Rain from a major atmospheric river storm moved into Southern California early Thursday, causing flooding and several road closures during the morning commute and concerns about greater disruptions as the rain continues.

The moisture-heavy system continued to forge a trail of wet, windy weather across the state, dumping significant rain and snow across Northern California on Wednesday — including some historic rainfall amounts — and causing minor roadway flooding, downed trees and some power outages.

While showers continue across the state, the storms’ strength has turned toward the Southland, with the heaviest rainfall expected through noon.

Early Thursday, the National Weather Service issued a flood advisory for much of Los Angeles County and eastern Ventura County through 8 a.m., warning of likely flooding in low-lying and poor-drainage areas.

As of 5:30 a.m., weather officials said the rainfall in L.A. County had “caused widespread urban, roadway and small stream flooding.”

Rainfall totals had already reached an average of 1 to 2.5 inches across much of L.A. County, with some places already over 3 inches — and more rain still to come.

In Ventura County, officials warned that almost all roads were slick if not flooded; in Santa Monica, flooding closed a stretch of the Pacific Coast Highway at the McClure Tunnel; and in Huntington Beach, a three-mile stretch of the Pacific Coast Highway was also shut down by flooding.

In Costa Mesa, Orange County firefighters rescued a man who became trapped in fast-moving waters in a storm channel.

“We were expecting some heavy rain, but it’s going to be short-lived,” Mike Wofford, a National Weather Service meteorologist in Oxnard, said Thursday morning. “L.A. is going to be seeing the end of the rain here in the next couple hours.”

A cold front also moved in with the atmospheric river, bringing high winds across the region, with some gusts already recorded above 60 mph. Officials warned of possible downed trees and power outages.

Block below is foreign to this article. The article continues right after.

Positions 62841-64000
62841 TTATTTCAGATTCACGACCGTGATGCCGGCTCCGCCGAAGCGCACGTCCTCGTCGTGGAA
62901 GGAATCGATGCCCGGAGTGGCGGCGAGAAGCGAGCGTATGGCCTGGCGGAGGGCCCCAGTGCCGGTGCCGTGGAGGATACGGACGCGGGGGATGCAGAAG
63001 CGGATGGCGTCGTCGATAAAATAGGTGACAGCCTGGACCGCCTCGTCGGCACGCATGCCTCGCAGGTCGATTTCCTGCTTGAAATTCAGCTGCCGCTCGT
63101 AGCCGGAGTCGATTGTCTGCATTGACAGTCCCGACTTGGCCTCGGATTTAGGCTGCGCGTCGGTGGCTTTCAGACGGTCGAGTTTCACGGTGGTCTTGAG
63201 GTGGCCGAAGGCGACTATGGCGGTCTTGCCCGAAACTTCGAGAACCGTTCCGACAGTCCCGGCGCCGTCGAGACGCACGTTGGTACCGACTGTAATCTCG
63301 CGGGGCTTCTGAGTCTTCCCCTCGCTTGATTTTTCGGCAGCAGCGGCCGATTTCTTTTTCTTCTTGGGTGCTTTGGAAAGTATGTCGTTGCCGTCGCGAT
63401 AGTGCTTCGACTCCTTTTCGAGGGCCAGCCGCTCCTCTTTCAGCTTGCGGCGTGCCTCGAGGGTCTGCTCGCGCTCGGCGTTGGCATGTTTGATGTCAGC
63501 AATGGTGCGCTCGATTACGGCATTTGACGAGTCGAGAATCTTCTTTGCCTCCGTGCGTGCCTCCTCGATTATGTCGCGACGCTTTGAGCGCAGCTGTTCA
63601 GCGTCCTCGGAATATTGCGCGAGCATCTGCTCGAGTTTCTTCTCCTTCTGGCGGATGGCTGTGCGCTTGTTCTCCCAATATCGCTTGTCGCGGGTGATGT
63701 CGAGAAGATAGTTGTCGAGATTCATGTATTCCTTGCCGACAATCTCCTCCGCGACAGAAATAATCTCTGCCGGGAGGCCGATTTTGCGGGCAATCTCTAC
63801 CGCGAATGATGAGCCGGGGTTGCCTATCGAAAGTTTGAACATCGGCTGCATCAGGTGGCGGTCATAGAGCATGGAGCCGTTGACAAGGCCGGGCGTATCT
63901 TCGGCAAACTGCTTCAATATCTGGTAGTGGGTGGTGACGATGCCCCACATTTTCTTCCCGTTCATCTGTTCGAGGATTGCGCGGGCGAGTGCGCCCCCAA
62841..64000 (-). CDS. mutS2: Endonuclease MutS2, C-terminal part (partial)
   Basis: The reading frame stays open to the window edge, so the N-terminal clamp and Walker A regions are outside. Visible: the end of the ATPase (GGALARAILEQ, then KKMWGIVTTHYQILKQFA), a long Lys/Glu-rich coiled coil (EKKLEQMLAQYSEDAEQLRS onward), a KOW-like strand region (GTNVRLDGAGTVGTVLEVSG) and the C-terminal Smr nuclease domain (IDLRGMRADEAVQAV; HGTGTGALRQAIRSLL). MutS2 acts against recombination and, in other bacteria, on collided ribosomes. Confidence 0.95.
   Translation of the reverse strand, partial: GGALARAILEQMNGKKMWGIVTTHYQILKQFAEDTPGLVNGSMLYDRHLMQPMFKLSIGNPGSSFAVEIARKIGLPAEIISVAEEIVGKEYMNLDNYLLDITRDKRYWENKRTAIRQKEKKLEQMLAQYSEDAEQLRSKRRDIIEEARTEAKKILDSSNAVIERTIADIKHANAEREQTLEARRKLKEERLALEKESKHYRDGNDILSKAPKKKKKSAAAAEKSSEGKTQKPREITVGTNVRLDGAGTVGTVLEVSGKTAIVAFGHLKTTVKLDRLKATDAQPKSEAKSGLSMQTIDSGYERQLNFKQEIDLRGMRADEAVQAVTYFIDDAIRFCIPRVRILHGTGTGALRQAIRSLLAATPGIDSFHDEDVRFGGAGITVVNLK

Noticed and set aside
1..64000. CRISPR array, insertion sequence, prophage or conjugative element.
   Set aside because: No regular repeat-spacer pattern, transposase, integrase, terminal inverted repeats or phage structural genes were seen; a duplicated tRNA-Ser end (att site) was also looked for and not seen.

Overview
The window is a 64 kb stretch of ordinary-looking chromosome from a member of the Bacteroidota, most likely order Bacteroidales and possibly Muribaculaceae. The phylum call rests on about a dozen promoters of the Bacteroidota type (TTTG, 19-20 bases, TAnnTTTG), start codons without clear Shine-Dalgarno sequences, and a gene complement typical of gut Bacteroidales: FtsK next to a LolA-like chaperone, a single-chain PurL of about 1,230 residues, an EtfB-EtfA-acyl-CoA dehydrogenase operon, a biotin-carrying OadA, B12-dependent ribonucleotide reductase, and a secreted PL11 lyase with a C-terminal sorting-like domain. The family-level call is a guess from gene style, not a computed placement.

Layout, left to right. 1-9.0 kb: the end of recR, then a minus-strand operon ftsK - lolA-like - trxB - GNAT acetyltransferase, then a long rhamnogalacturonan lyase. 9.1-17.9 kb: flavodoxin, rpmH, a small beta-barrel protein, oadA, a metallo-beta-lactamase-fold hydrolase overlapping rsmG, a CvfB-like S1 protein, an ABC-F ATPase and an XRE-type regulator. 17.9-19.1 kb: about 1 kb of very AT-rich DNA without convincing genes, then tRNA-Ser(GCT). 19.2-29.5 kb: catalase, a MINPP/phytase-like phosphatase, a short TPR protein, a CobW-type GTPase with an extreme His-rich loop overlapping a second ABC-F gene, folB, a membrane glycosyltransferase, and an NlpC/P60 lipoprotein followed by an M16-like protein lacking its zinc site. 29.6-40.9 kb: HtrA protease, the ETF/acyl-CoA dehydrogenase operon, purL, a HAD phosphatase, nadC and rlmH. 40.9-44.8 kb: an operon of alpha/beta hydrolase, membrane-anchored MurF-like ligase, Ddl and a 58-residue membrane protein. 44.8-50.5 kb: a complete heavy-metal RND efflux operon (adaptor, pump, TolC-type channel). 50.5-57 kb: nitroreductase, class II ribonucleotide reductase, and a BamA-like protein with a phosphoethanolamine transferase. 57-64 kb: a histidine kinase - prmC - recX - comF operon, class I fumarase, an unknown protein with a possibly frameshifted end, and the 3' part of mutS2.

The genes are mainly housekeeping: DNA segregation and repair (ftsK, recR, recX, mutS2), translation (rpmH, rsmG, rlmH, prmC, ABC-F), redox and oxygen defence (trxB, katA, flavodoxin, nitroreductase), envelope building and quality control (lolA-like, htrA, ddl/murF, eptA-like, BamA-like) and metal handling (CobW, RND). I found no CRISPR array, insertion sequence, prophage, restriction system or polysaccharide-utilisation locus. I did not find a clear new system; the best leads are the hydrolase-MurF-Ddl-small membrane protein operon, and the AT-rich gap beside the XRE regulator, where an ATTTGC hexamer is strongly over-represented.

A winter storm warning is also in effect for the mountains of Los Angeles, Riverside and San Bernardino counties through late Thursday, with the highest elevations expected to get up to 18 inches of snow. A dusting to a few inches of powder is possible as low as 4,500 feet, as temperatures cool off and snow is possible in lower elevations by Friday morning. Forecasters warn that “travel may be difficult to impossible” in the mountains, including along the 5 Freeway corridor. Early Thursday, transportation officials said tire chains would be required for drivers in the mountain communities.

High surf was expected to bring waves up to 12 feet along the beaches of Ventura, Los Angeles, Orange and San Diego counties, and rip currents will make any ocean activities dangerous, the weather service warned.

This system is the first of back-to-back, major atmospheric river storms, which state officials worry could be the start of an extended weather pattern that could cause mounting problems.

This first front is aligning with forecasters’ projections of a fast-moving storm, which officials hoped would help minimize damage from the otherwise powerful system. But another atmospheric river barreling across the Pacific toward Southern California is looking much slower, forecasters warn, which could further challenge the region.

“That one’s definitely looking bigger,” Wofford said. “We’ll probably see similar high-intensity rains, but for a longer duration.”

South and east of Los Angeles — parts of San Bernardino, Riverside, Orange and San Diego counties — remain under a flood watch through late Thursday, with excessive rainfall likely to cause ponding on roadways, flooding in low-lying areas and along some waterways.

Ryan Kittell, a meteorologist with the National Weather Service in Oxnard, said some areas could see up to 1 inch of rain per hour Thursday morning, a rate that is sure to cause flooding.

San Diego, which was still reeling from last week’s historic rains that caused devastating flash floods, was bracing for probable flooding again near Fashion Valley along the San Diego River, where the latest river forecasts showed flood stage would be surpassed by evening.

Heavy snowfall was also forecast in the southern Sierra, with as much as 4 feet possible, depending on elevation. Forecasters warned that in the foothills, where snow gives way to rain, flooding and mudslides could be likely.

And there won’t be much of a break until the next system moves in.

The latest predictions show that Sunday will likely bring the start of that second system, expected to dump 3 to 5 inches of rain, with up to 10 inches possible in the mountains and foothills — totals that could bring “damaging flooding,” Kittell said.

“The potential is growing for a very significant storm,” he said.

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